David Cameron is to set out details of the Government's plans to re-settle thousands of refugees fleeing the bloody Syrian civil war.
Officials have been working on the scheme throughout the weekend after the Prime Minister dramatically dropped his opposition to taking more people seeking sanctuary from the conflict.
Mr Cameron - who will give full details in a Commons statement - was effectively forced to act after harrowing photographs of the body of three-year-old Aylan Kurdi washed up on a Mediterranean beach galvanised public opinion.
He had previously argued taking in refugees would simply encourage more people to risk the hazardous sea crossing to Europe which has already claimed thousands of lives.
Under the proposal, announced on Friday during a visit to Portugal and Spain, Britain will take refugees directly from the camps in countries bordering Syria - avoiding the need for them to put themselves in the hands of people traffickers.
It represents a major expansion of an existing Government programme to provide places for the most vulnerable refugees which has so far seen 216 Syrians re-settled in Britain.
Critics have said the plan will do nothing to help the tens of thousands who have already made it across to Europe and are seeking to make their way to the wealthier northern nations, most notably Germany, to claim asylum.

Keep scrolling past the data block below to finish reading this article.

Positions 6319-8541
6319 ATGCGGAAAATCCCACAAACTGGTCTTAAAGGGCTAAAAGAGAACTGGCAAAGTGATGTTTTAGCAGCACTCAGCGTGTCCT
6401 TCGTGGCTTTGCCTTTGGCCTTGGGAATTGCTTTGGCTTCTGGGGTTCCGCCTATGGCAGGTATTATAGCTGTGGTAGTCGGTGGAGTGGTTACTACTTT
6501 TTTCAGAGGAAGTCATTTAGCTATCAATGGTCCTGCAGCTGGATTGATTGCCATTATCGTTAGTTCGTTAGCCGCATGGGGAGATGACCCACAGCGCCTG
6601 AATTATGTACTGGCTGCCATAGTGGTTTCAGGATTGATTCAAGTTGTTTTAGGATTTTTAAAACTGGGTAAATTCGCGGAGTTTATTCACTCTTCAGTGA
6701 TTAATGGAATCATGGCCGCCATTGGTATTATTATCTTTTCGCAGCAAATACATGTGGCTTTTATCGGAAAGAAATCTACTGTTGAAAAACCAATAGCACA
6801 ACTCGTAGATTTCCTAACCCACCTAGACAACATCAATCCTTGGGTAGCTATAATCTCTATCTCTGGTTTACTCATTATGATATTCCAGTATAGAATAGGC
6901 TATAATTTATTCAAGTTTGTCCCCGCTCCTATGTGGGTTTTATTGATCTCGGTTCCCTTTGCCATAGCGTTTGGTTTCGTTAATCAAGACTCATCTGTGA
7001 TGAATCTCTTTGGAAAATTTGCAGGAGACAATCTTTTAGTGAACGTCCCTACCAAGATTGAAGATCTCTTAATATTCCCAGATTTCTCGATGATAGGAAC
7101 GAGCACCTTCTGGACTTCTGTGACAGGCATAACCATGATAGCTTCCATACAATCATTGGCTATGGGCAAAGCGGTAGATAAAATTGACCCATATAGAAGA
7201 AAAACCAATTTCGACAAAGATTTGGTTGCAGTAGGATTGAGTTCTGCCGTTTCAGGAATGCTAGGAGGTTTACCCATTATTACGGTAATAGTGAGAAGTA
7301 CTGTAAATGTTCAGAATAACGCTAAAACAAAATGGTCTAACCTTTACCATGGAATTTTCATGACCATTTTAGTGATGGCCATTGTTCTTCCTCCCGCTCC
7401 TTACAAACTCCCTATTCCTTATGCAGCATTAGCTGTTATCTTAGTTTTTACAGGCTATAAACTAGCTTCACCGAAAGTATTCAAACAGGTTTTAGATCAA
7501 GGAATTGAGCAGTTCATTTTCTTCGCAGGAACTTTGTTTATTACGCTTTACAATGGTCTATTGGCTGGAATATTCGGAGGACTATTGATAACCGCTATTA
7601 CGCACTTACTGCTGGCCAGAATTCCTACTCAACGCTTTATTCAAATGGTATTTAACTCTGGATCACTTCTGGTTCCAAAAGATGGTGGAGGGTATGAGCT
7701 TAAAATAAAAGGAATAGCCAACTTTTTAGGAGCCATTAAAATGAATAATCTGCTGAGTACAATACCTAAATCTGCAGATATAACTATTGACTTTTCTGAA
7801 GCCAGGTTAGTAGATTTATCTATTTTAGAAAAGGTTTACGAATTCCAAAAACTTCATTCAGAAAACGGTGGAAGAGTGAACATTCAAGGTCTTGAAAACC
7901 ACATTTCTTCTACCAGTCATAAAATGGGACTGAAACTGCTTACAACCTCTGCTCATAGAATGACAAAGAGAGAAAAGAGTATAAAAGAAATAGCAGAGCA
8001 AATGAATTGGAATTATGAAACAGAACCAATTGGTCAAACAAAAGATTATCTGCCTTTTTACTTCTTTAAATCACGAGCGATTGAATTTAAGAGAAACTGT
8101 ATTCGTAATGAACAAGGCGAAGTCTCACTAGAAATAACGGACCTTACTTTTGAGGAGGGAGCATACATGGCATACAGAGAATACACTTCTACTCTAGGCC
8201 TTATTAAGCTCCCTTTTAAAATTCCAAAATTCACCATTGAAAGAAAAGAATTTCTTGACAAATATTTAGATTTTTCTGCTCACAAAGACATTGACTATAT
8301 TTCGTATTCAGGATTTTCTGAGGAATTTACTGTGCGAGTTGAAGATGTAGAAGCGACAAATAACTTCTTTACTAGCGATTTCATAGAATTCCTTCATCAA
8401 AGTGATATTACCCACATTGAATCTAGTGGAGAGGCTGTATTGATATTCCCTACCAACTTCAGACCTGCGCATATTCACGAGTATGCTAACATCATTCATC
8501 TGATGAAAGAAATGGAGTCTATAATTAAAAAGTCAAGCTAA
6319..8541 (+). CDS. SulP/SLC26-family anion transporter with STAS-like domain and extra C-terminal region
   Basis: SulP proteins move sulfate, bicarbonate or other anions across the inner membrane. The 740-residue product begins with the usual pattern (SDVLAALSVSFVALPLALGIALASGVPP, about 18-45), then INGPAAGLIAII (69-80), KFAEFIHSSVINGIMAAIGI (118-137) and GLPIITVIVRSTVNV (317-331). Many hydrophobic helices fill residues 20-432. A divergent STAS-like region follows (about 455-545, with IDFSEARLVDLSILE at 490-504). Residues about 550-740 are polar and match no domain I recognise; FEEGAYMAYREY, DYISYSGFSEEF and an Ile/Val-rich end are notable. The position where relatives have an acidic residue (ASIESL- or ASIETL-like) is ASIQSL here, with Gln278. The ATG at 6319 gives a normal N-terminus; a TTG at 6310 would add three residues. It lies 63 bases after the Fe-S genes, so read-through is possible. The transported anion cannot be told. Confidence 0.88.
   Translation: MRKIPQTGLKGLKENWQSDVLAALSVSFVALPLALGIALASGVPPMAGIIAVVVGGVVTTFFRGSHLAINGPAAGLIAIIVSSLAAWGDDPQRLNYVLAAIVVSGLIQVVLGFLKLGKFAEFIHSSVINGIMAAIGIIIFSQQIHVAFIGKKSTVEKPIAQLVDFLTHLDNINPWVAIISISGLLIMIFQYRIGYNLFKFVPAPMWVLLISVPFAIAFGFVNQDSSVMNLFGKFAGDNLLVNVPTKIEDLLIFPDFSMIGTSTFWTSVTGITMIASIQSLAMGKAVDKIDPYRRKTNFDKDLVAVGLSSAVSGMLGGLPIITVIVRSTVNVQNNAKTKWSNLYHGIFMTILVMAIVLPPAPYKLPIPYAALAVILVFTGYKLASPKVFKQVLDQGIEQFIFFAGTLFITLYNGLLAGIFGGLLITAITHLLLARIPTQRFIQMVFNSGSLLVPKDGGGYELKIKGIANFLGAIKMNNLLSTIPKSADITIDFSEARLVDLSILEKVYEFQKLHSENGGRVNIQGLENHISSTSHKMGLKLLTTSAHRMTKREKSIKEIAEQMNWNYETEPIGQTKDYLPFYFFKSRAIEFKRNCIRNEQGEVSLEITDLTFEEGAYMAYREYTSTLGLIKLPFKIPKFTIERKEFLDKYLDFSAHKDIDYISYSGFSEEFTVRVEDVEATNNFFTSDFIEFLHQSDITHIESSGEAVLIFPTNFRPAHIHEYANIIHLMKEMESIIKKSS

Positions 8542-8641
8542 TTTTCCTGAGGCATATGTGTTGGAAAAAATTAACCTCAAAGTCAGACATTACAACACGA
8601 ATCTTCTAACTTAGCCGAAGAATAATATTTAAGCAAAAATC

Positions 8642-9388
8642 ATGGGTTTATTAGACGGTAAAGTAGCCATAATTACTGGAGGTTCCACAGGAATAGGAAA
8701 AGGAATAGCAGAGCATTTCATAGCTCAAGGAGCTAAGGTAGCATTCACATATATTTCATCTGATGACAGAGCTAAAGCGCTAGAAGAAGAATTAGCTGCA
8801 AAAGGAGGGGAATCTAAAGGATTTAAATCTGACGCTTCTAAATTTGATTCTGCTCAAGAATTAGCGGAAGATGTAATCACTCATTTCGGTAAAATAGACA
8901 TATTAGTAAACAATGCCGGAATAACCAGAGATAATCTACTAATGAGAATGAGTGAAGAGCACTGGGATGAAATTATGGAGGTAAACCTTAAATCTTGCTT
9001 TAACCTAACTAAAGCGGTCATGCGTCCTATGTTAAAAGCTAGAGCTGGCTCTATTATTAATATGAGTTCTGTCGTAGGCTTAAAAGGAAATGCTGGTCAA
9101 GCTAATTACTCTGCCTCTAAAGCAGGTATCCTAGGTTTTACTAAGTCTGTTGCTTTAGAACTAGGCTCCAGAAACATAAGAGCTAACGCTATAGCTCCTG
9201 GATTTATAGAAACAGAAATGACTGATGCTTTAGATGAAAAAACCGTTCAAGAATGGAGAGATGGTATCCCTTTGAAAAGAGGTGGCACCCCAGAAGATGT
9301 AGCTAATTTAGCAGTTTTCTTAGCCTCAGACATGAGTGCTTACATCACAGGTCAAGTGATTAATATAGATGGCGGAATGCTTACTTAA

However Mr Cameron has been adamant Britain will not join a proposed EU scheme to redistribute some 160,000 people among the member states, despite risking alienating key allies like Germany's Chancellor Angela Merkel.
Ministers refused to be drawn over the weekend on how many people will be admitted to the UK, although the Government is likely to want to appear as generous as possible prompting speculation that it could be up to 10,000.
Chancellor George Osborne sought to reassure Conservative MPs concerned about the costs, saying that funds would be channelled from the international aid budget to local councils to pay for housing and other services.
It forms part of a fundamental re-think of the aid programme in order to support Britain's national interest, with a big shift of resources to the Middle East to promote stability in the region.
Mr Osborne stressed the refugee programme could only be one element in a wider plan to address the root causes of the refugee crisis, with action to tackle the "evil" regime of President Bashar al-Assad as well as the jihadists of Islamic State (IS).
Ministers are to begin making the case to extend RAF air strikes against IS in Iraq and join the United States and other allies in attacking them in their heartlands inside Syria.
Mr Cameron has repeatedly said that he would only intervene militarily in Syria if there was a consensus across Parliament in favour of action.
But while Mr Osborne said the Government was not prepared to risk a repeat of its damaging Commons defeat two years ago, it did not mean they required the support of "every member in every party".
He hinted that if Jeremy Corbyn - who is opposed to military intervention - triumphed in the Labour leadership contest, ministers could try to peel off support from Labour MPs opposed to the left winger.